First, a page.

The FCC Thursday voted to adopt rules to update its Wireless Emergency Alerts (WEA) system, which delivers messages to mobile users regarding severe weather, missing children and other critical situations.
The move follows a chorus of officials calling for major changes to the program in response to recent bombings in New York and New Jersey. But wireless carriers say the Commission may actually be moving too quickly.
The new rules increase the maximum length of WEA messages to 360 characters for LTE and future networks, up from 90, and they require network operators to support the inclusion of embedded phone numbers and URLs in all alerts to help users see a photo or call authorities with a single click. They also require carriers to support alerts in Spanish and to deliver the alerts “to more granular geographic areas.”
The rules also create a new class of alerts aimed at conveying “essential, recommended actions that can save lives or property,” the FCC said. Such messages could include the locations of emergency shelters or orders to boil water before using.
Earlier this week, Charles Schumer, D-N.Y., joined a growing number of politicians urging the Commission to make it possible for WEA messages to be longer and support photos and other multimedia. Such features could be extremely valuable for warning people of dangerous situations and helping them pass information along to authorities.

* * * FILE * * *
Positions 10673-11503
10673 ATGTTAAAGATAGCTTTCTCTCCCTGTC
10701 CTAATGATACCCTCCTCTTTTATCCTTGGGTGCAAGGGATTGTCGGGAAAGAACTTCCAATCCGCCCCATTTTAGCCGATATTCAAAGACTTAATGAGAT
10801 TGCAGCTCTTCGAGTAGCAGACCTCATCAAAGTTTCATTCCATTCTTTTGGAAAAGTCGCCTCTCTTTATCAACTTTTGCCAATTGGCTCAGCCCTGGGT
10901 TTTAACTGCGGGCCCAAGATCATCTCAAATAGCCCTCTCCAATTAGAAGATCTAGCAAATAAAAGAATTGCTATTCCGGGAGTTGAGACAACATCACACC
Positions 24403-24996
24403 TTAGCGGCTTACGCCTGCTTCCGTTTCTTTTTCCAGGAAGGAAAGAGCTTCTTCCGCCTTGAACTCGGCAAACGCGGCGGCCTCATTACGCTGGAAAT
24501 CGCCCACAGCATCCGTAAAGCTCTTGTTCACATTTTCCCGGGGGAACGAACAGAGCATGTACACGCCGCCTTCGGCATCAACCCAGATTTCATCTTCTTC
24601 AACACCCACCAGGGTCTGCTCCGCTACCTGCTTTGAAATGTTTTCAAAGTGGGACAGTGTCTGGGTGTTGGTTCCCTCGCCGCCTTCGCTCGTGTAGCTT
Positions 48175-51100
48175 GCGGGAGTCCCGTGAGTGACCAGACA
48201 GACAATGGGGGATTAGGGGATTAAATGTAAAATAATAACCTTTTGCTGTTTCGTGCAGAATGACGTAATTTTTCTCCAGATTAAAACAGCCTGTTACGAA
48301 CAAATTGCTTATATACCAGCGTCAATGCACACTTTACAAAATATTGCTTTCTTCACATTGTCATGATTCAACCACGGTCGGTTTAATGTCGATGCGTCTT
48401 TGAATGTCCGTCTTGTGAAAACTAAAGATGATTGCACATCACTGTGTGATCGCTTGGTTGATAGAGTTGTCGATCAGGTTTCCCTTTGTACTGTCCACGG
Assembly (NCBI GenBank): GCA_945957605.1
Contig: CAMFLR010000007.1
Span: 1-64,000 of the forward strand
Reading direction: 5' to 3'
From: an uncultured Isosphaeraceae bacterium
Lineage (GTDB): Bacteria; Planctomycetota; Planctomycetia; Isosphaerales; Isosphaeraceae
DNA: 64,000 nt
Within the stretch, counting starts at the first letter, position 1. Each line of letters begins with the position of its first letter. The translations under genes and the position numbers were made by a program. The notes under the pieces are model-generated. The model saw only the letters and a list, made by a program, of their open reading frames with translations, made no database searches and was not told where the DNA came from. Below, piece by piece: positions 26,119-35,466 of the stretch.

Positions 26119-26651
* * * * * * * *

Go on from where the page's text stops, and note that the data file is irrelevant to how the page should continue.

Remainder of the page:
The FCC didn’t adopt rules addressing the use of photos in the messages but said it would seek comment on how to make such functionality possible.
Implementation of the updated rules is expected to take months, but carriers were quick to expressed concerns that the Commission is moving too quickly. CTIA praised the FCC’s effort, but said making changes hastily could negatively affect the transmission of messages in an emergency.
“While we support efforts to enhance this important voluntary system, we are concerned that the FCC’s technically unrealistic timeline adopted today may impede the delivery of emergency alerts,” said Scot Bergmann, CTIA’s vice president of regulatory affairs, in a prepared statement. “We are committed as an industry to support consumer safety with this voluntary program, and urge the FCC to work with all the stakeholders to ensure enhanced capabilities reach consumers in a manner that safeguards existing alert capabilities and wireless networks.”
- read the FCC’s press release (PDF)